Facilities Management

Facilities Management employs new process to improve chilling

May 1, 2013

Facilities Management has made strides to eliminate uncomfortably warm indoor temperatures, typical of this transitional time of year, by initiating chiller start-up early. With the early jump, chillers across campus are primed and on standby, ready to provide air conditioning to campus buildings.

Preparing the system three weeks ahead of the regular schedule is a direct result of being caught off guard by an unseasonable warm spring last year. Not having the chiller prepared lead to uncomfortably high indoor temperatures. It wasn't a scenerio the Division was looking to repeat. However, having the chillers online early comes with risks.

“There are reasons we haven’t started the chillers this early in the past,” says Gary Bridgens, Director, Facilities Management. “The process required precise coordination with the variable Spring temperatures, when extremes are capable of damaging the chilled water equipment.

Unlike at home, changing from heating to cooling requires much more planning and preparation than flipping a thermostat switch. With more than 90 buildings and millions of square feet of occupied space, the campus system can take more than three weeks to prime for start-up.

The majority of the preparation time is spent filling the coils that are emptied in the fall to prevent winter freezing. Although time consuming, it is a critical procedure. If outdoor temperatures dip below freezing the coils are subject to freezing, swelling, and splitting. As temperatures warm, the system thaws and leaks, rendering the equipment useless until repairs can be made.

“Keeping the delicate balance of comfortable indoor air temperatures and finding that sweet spot when we can safely start up the chillers has always been a challenge,” says Bridgens. “Current technology is allowing us to ease some of that timing pressure through the use of anti-freezing measures.”

With an automated pumping system, the coils can now be filled sooner. This year, fitters began filling coils three weeks earlier than in previous years. Should outdoor temperatures dip below five degrees Celsius, the system triggers the pumps to push water through the coils. Because moving water has a lower freezing point the pipes will remain open until the temperatures return to normal.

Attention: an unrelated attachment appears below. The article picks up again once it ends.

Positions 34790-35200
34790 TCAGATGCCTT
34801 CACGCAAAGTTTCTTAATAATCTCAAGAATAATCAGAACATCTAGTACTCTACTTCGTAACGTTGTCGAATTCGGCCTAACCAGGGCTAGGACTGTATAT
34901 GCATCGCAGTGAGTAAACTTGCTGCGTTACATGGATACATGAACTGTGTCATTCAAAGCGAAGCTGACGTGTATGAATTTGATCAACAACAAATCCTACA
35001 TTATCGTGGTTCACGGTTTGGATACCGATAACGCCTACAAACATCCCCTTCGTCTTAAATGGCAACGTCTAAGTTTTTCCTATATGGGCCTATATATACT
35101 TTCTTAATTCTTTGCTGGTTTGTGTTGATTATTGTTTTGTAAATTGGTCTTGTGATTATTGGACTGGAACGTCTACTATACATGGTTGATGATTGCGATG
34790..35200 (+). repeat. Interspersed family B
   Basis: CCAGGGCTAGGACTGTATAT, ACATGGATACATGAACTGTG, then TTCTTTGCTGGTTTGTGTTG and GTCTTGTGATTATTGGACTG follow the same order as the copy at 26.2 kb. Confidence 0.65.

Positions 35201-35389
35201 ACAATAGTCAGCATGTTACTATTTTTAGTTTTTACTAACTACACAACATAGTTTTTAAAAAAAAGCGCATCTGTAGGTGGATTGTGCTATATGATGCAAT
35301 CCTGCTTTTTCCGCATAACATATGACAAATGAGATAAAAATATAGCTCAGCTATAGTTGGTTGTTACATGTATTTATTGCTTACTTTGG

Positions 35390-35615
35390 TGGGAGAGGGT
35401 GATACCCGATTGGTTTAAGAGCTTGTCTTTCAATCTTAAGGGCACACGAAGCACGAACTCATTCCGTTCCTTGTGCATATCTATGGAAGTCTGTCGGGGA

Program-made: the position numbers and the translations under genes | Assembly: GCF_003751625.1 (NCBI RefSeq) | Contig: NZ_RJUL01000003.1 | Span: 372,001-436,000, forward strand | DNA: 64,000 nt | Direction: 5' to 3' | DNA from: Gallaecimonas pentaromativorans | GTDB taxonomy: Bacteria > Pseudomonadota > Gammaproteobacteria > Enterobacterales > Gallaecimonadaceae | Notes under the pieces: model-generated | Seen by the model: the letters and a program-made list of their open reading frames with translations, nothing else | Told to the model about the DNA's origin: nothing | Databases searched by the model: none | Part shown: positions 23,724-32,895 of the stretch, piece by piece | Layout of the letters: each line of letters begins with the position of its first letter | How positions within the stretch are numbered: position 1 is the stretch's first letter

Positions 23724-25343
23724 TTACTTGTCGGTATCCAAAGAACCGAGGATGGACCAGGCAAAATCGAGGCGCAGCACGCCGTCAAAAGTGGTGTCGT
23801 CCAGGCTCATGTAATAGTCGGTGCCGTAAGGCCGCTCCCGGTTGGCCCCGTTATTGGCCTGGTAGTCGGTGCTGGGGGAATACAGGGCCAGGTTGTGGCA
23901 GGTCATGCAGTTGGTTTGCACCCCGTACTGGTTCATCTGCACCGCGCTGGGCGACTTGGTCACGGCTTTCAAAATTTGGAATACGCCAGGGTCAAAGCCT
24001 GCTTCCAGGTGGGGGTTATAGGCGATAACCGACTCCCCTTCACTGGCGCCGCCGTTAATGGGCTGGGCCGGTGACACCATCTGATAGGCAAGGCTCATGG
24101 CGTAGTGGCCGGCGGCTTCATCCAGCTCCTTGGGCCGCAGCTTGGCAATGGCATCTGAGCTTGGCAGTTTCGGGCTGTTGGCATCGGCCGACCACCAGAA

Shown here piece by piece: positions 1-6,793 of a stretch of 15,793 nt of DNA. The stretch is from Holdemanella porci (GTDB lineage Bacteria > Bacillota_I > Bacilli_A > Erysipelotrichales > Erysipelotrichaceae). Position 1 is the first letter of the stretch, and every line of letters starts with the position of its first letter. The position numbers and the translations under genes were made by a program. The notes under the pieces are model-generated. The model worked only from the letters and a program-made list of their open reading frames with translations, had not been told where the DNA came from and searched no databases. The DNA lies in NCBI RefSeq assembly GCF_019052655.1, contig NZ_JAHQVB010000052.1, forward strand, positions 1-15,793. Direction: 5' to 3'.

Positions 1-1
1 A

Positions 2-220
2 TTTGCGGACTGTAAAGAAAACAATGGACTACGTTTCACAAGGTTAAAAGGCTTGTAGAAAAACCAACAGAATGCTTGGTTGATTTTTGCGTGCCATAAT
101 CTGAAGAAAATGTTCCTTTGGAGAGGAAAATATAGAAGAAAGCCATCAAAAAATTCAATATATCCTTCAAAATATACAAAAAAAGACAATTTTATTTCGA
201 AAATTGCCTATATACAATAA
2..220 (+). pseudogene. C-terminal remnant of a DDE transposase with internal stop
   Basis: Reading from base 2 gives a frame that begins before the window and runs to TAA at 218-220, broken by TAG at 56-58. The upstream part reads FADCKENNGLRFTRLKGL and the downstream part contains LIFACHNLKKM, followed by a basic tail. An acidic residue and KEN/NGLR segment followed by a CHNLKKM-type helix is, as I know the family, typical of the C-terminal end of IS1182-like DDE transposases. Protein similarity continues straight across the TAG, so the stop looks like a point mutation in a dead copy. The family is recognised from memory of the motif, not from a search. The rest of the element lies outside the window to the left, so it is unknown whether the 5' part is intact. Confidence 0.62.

“There is still a risk of damage if the temperature sensing mechanisms or the pumps fail, however, we believe our customers will appreciate the enhancements we’ve made to have air conditioning ready earlier and that the potential benefits outweigh the risk involved,” says Bridgens.

Though these proactive measures will help to reduce temperature fluctuations in most buildings, it should be noted that irregular indoor temperatures are inevitable throughout the changing season. The campus community is encouraged to contact Facilities Management and report conditions that fall outside of acceptable standards for extended periods of time.

“We’d like to think that we will stop all irregularities by being ahead of the game,” says Bridgens. “That’s just not realistic, so we are still asking our customers to dress appropriately and expect brief periods of fluctuation.”

As always, the Division remains committed to enhancing service delivery at every level and continues to make the campus a more comfortable environment in which to work, study and research.

 

Coil Filling

How air conditioning
works at Western

Cold water is used to cool the indoor air at Western. Giant chillers located in Natural Science and the Power Plant, super cool water and then circulate it across campus through an underground loop of pipe. The water is pumped up to coils, similar to radiator fins, in each of the buildings on campus. Air is forced between the coils, cooling the air, and is then directed into the occupied space as air conditioning. Water returns from the coils to the chillers, is super cooled and sent back out again.

Most of the residences and select satellite buildings are chilled with smaller satellite units.

It is a seemingly simple system, until you take into account the size of the campus.

• Number of chillers = 8*
• Volume of chilled water = 1,100,000 litres
• Number of coils = 108
• Space being cooled = 9+ million sq. ft.

* Not including small 'satellite' chillers located in buildings that are not on the chilled water loop.